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Epidemiology and policy
P1-184 A meta-analysis of the prevalence of HIV/syphilis among Chinese bisexual men who have sex with men (MSM)
  1. X Jun-Jie1,
  2. Y Ke1,
  3. K H Reilly2,
  4. Z Jing1,
  5. J Yong-Jun1,
  6. S Hong1
  1. 1The Key Laboratory of AIDS Immunology of Ministry of Health, No 1 Hospital of China Medical University, Shenyang, China
  2. 2National Center for AIDS/STD Control and Prevention, Chinese Center for Disease Control and Prevention (CDC), Beijing, P.R. China


Introduction In China, sexual transmission has become the major route of HIV transmission, prevalence of HIV is rapidly increasing among China men who have sex with men (MSM). This study investigate the bisexual behaviour among MSM and explore their HIV/syphilis prevalences stratified by sexual behaviour in order to inform the development of targeted preventive strategies.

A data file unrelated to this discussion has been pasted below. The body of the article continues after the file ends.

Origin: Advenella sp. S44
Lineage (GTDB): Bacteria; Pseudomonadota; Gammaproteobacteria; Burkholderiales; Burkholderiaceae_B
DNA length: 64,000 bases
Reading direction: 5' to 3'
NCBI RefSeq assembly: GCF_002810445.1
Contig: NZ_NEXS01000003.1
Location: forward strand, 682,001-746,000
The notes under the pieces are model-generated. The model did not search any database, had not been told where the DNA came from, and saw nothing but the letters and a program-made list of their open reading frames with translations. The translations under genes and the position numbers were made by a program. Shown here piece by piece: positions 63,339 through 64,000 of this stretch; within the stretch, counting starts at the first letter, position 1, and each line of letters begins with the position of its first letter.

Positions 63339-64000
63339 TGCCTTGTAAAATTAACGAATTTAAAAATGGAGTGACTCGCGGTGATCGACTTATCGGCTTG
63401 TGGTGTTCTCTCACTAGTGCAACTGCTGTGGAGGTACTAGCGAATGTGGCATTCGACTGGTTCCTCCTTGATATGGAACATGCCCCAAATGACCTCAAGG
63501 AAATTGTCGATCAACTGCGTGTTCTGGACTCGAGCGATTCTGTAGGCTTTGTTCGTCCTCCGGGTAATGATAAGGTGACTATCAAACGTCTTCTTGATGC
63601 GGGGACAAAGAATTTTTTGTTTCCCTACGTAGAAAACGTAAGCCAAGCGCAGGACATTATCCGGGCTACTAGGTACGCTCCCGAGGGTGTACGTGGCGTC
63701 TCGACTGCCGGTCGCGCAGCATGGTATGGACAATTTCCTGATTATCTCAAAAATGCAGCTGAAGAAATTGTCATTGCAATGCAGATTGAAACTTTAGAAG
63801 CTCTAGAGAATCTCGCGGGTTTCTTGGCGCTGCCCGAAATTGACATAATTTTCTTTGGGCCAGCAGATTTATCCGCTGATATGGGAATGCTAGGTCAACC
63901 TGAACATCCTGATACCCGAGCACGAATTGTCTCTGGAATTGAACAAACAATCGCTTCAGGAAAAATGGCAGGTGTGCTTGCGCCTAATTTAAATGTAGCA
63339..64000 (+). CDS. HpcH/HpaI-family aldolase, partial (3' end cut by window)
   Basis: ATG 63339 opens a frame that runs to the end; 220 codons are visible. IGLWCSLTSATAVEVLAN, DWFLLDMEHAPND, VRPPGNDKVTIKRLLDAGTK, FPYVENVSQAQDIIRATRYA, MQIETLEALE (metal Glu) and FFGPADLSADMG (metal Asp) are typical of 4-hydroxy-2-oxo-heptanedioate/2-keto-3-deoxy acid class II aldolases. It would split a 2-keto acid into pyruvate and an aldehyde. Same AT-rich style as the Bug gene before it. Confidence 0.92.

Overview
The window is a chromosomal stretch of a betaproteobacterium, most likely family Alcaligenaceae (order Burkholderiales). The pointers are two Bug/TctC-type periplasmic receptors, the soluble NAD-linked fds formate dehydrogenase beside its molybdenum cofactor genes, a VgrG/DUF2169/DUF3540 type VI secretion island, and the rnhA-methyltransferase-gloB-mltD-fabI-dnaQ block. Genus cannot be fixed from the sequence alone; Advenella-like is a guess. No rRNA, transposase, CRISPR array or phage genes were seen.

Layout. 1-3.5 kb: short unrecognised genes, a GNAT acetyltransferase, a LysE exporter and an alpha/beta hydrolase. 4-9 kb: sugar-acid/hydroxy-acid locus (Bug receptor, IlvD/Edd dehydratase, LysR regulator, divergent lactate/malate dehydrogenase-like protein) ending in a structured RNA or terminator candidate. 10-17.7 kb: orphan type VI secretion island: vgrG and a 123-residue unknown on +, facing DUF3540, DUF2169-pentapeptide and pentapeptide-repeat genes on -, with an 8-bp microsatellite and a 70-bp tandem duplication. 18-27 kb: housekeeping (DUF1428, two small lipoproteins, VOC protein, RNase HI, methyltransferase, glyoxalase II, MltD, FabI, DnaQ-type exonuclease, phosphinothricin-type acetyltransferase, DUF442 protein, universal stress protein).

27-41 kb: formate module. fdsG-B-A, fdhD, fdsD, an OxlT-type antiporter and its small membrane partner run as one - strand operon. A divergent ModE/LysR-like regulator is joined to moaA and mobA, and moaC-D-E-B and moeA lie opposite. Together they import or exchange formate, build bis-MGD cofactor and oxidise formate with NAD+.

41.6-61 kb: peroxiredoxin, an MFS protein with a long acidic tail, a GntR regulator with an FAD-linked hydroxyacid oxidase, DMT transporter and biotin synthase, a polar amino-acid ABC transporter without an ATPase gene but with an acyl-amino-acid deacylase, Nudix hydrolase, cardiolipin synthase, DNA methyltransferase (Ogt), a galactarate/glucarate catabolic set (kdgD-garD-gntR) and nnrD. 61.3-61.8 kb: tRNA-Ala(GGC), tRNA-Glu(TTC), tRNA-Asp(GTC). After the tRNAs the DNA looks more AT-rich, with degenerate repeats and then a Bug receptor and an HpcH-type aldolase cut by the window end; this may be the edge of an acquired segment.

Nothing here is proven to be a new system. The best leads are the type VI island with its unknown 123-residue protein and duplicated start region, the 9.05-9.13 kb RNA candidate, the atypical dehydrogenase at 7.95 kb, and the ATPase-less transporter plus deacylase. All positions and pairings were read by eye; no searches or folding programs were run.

Methods The Pubmed, Chinese Biomedical (CBM), Chinese National Knowledge Infrastructure (CNKI), VIP, Wanfang database, and Google Scholar databases were searched through June 2010 to identify relevant articles. Data of eligible citations was extracted by two reviewers. All analyses were performed with Stata 10.0.

Results Fifty studies (including 28 739 total MSM subjects) met the selection criteria. Aggregated findings indicated that the estimated prevalence of bisexual behaviour among MSM in China is 31.2% (95% CI 28.1% to 34.5%). HIV and syphilis prevalences were 5.4% and 11.4%, respectively among MSM engaging in bisexual behaviour and 3.8% and 9.3% among MSM only having sex with men, in which HIV prevalence among MSM engaging in sex with both men and women was significantly higher than those who only have sex with men (OR 1.30; 95% CI 1.04 to 1.62; p=0.02).

Conclusion There is a high prevalence of bisexual behaviour among men who have sex with men in China, and bisexual behaviour is significantly associated with increased HIV infection risk. The results of this meta-analysis highlight a critical pattern of HIV transmission among MSM in China and indicate that targeted interventions aimed at encouraging safe sex practices and promoting societal and family acceptance of MSM are urgently needed.

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